Senate Republican leaders agreed yesterday to schedule votes by mid-October on legislation to overhaul the nation's campaign finance laws, averting an immediate fight that could have tied the Senate in knots and delayed passage of critical spending bills.
Sens. John McCain (R-Ariz.) and Russell D. Feingold (D-Wis.), the bill's co-sponsors, had pushed for its consideration this week. But they said they were pleased by the agreement because it allows for votes on amendments under a fair and orderly process that enhances prospects for the legislation after two decades of struggle. With such a process, Feingold said he believes he and McCain are within reach of the 60 votes needed to break another in the long line of GOP-led filibusters that has blocked passage of the legislation over the years.
But McCain conceded they are at least six votes short. And Sen. Mitch McConnell (R-Ky.) said he sees no chance of 60 votes for the bill in its current form. McConnell noted that both sides will be able to offer amendments and said he regarded the process as mutually beneficial.
The McCain-Feingold bill, which got 52 votes in a showdown late last year, would ban unlimited, unregulated "soft money" donations to political parties from unions, corporations and wealthy individuals -- an increasingly deep source of money for political campaigns. It also would curb use of issue advertising late in a campaign when it targets individual candidates by name.
McCain said he and Feingold may modify their proposal to help pick up votes, such as leaving the issue ads proposal to the amendment process, but added that they expect the bill will closely track the legislation that they proposed last year.
McCain outlined several amendments that might be offered to broaden support for the bill, including an increase in the $1,000 limit on individual donations to candidates, tax incentives for small donors and a requirement that both unions and corporations get the permission of members and stockholders before using their funds for political purposes.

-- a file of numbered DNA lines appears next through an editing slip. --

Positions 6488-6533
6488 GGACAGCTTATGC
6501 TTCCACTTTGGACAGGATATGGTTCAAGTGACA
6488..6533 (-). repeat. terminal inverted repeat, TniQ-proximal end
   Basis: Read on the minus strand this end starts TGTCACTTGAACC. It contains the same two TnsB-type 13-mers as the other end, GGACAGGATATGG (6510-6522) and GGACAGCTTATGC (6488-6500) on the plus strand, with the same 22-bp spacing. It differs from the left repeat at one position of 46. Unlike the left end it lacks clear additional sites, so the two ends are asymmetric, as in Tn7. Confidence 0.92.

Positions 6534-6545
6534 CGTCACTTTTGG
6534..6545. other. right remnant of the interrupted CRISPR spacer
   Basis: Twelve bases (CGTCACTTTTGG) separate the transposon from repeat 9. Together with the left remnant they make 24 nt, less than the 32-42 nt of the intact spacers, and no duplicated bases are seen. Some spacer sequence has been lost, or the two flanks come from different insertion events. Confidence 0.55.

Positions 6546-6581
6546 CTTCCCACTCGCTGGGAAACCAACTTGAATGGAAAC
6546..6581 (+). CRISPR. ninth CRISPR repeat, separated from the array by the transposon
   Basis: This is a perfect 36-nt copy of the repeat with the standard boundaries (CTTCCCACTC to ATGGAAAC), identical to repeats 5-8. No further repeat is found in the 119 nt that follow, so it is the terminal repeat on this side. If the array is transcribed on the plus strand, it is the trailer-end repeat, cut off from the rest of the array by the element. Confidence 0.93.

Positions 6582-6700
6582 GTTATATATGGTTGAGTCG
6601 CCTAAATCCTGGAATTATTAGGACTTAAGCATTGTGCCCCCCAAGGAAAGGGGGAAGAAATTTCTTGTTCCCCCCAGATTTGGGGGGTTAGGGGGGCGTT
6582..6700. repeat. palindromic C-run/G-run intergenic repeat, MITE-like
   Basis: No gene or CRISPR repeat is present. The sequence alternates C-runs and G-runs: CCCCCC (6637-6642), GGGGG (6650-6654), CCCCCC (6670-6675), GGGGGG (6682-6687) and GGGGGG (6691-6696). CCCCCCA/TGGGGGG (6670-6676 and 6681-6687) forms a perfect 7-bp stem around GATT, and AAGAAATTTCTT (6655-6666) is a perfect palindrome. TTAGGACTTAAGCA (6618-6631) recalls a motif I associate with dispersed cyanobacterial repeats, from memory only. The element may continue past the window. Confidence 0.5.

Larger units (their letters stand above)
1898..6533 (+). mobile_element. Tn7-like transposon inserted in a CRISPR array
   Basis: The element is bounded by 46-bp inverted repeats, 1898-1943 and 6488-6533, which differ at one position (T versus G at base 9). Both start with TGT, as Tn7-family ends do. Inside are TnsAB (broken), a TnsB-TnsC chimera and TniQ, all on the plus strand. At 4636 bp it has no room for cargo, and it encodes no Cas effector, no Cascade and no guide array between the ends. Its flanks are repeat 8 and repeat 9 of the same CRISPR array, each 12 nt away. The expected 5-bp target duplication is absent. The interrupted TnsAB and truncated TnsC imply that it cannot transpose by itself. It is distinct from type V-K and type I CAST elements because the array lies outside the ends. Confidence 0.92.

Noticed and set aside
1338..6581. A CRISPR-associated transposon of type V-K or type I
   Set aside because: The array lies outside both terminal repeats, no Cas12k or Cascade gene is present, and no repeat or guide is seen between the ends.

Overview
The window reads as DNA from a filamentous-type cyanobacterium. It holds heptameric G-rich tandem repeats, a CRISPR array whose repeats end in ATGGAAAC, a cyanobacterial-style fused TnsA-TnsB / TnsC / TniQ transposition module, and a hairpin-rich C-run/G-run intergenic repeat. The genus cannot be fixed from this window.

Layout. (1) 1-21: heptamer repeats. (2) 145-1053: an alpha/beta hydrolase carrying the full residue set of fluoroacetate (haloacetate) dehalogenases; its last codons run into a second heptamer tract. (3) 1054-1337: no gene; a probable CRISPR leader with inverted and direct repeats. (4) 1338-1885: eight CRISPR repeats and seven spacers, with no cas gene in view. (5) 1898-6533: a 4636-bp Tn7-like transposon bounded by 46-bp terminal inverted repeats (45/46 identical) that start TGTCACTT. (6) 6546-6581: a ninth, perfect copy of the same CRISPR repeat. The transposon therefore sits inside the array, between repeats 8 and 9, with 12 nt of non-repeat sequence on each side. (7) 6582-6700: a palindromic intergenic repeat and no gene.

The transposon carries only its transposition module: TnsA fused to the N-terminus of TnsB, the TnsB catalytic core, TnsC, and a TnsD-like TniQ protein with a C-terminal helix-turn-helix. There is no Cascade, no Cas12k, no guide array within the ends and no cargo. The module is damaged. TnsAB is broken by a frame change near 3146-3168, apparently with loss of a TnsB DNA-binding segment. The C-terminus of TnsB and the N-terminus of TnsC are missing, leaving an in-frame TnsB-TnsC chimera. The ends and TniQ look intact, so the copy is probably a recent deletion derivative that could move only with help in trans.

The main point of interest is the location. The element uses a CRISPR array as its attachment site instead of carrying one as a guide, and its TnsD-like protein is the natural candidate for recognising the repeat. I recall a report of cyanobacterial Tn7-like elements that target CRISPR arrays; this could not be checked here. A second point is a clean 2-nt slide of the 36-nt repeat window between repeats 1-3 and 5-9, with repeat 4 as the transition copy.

One potential problem is that some of the proposals that might attract Republicans could trigger objections from Democrats, who provide the bulk of support for the measure. In last fall's vote, all 45 Democrats voted to end the filibuster, along with McCain and six other Republicans.
The agreement, negotiated between McCain and Senate Majority Leader Trent Lott (R-Miss.), requires Lott to bring the campaign finance issue to the Senate floor by Oct. 12. McCain and Feingold would have to file their bill by Sept. 14.
There would be four days of debate and votes, during which amendments could be considered. McCain said the bill's opponents would be barred from blocking consideration of such amendments by parliamentary tactics, as they did last year.
The agreement anticipates another filibuster by Republican foes of the legislation and gives the bill's sponsors one chance at the end of the process to muster the 60 votes needed to break it. If that fails, the bill's sponsors would not raise the issue for the rest of this session of Congress but could do so next year.
House Republican leaders have scheduled votes on similar legislation by mid-September. Like Senate Republican leaders, they fended off pressure for earlier votes. But McCain and Feingold said they believed momentum for passage will increase with both houses considering the measure at roughly the same time.
CAPTION: Sen John McCain (R-Ariz.) said his bill is six votes short of filibuster-proof majority on campaign reform measure set for Senate vote this fall.